Thursday, October 25, 2007

Dimetrodon: NOT a dinosaur

Despite constantly being lumped in with T. rex and stegosaurus in the world of plastic dinosaurs - Dimetrodon was actually the top pre-dinosaur predator. Actually, it was the only predator around before the dinosaurs showed up - the first king of the food chain, and the first evidence we have of the formation of a land ecosystem.

This species ruled in the Permian Period – the time just before dinosaurs showed up that ended with history’s most massive known extinction. Discoveries from this period help answer the question “Where did dinosaurs come from?”

Dimetrodon were 7 to 14 feet long, weighed up to 600 pounds and had 4-foot tall fins on their backs. According to Dr. Bakker, you would not want to meet one in a dark alley – “If they were alive, they would look upon you as a food item.”

(c) Robert T. Bakker

Fearsome they may be, but few extinct species are as important than Dimetrodon – its existence represents a key step in earth history. Dimetrodon dominated its world, the largest meat-eater that had ever evolved up to the time. It was strong enough to kill any other land animal.

When Dimetrodon ruled, lizards hadn’t evolved yet, nor turtles, nor snakes. There weren’t any crocodiles, gators, frogs, salamanders, or even flowers. The only plants around were ferns, horsetails or other primitive conifer with dull green leaves.

Dimetrodon femur found by the team in Seymour, TX. Additional objects present for scale.

In fact, it's so old that Dimetrodon has a special spot in human evolution. The Texas Finback is located very close to the base of the mammalian family tree that includes all ‘possums, dogs, and cats, monkeys, apes and humans. So…you can put a portrait of the Texas Finback up on the mantel, next to Grandma and Grandpa.

This plaster jacket covers and protects an associated Dimetrodon skeleton found by the team in Seymour, TX. It has since been removed from the site and taken to the Museum for study.

"Where's the beef?"

There's a mystery paleontologists have been puzzling over for decades that's pretty well summed up by everyone's favorite Wendy's ad.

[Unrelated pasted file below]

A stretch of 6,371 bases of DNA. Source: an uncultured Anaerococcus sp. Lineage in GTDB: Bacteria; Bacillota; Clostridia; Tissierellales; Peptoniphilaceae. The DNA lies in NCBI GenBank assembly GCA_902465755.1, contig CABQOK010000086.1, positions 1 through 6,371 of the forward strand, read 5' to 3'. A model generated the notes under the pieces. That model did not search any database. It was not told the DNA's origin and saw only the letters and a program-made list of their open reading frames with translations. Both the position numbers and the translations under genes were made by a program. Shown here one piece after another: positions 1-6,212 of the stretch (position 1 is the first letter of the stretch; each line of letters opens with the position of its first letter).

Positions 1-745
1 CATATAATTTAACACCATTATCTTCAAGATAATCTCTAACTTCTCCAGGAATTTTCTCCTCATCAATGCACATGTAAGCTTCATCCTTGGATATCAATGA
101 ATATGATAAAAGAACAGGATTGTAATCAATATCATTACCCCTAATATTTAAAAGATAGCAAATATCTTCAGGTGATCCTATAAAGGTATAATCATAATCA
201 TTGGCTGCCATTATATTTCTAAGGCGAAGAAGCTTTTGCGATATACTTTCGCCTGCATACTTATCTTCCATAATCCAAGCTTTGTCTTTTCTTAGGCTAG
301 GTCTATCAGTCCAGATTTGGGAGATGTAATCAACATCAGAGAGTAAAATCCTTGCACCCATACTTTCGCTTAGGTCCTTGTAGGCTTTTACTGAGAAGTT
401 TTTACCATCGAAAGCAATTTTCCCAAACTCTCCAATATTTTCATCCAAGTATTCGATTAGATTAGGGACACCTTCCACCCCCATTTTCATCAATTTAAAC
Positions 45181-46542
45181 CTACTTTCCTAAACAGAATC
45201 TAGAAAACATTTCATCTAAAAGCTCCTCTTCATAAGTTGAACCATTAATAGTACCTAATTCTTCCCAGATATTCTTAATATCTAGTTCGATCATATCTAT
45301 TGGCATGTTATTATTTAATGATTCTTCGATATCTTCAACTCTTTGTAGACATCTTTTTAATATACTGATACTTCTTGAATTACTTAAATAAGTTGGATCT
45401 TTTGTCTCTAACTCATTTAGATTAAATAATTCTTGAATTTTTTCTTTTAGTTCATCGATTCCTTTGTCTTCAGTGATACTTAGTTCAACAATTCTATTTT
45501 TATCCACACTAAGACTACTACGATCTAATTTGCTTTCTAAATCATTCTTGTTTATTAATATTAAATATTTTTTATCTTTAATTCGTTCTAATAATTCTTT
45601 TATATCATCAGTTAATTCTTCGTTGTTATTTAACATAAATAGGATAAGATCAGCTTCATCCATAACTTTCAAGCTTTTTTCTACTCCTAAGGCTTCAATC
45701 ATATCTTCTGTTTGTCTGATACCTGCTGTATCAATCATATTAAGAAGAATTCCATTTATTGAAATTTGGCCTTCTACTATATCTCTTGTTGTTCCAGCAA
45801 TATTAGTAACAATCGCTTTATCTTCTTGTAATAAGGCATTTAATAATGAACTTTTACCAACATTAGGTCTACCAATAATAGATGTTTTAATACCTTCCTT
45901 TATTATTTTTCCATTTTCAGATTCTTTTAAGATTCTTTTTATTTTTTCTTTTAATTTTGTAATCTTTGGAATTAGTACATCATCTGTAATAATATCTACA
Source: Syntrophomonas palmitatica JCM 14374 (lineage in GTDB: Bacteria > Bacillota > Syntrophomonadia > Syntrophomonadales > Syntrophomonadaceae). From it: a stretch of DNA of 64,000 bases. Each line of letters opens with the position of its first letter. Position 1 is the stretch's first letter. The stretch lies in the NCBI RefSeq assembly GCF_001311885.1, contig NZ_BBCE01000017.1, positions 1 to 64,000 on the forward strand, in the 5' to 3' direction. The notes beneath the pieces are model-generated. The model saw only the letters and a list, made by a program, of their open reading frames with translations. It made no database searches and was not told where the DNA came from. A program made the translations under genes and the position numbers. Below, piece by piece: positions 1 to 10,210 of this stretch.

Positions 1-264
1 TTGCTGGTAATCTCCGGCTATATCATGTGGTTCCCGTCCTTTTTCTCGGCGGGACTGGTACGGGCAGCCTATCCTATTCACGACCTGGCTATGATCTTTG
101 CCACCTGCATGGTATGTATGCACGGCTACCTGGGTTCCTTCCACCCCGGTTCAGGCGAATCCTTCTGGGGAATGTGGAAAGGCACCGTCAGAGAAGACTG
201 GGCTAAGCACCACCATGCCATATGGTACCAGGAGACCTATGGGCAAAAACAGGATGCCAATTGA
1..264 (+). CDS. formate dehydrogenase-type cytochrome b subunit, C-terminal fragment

Dimetrodon vertebrae found at HMNS site; additional object present for scale.

The Permian Red Beds in North Texas have turned up hundreds of Dimetrodons - the top predator of the era - but only a few fossils of the plant eaters they would have munched on. Without evidence of enough meat for this species to survive, how did they flourish for so long?

Dimetrodon ribs found by HMNS team.

In other words, Where's the beef?

About 50 years ago, E.C. Ulson, UCLA, hypothesized that Dimetrodons didn't eat plant eaters very often - because they were eating sharks.

Xenacanthus sharks of the era were unlike anything we've seen today. While the front of this prehistoric shark resembles modern species, it's back was shaped like an eel, and it had a long, poisonous spine coming out of its head. Most importantly, these were freshwater sharks that lived in the shallow, swamp-like habitat that was also populated by Dimetrodon 290 million years ago.

Evidence found by the HMNS paleo dig team supports this theory. For example, the team has found lots of Xenacathus teeth and poison spines at the site - but comparatively few examples of Xenacanthus coprolite (or shark poop). If the teeth were lost in the act of eating something, there would be coprolite around to prove it. Instead, the team has found lots of chewed-up shark skull.

An example of coprolite found at the site.

Something was eating the Xenacanthus at this site. Dimetrodon is the only species in the same weight class.

So, mystery solved?

Regarding image use and copyright

The HMNS paleontology dig team is thrilled to bring you as many pictures as we can of what's happening this week in Seymour.

Please note that all drawings, illustrations and diagrams posted to this blog are (c) Robert T. Bakker. Educators are encouraged to download these images for use in their classrooms under the Fair Use guidelines of the U.S. Copyright Office.

All other photos and images are (c) Houston Museum of Natural Science.

Erin Blatzer, blog editor

Erin is a science geek with a communications degree that lucked into the world's best job - which is mainly composed of talking, writing and now, blogging about the amazing variety of cool stuff that happens at The Houston Museum of Natural Science every day.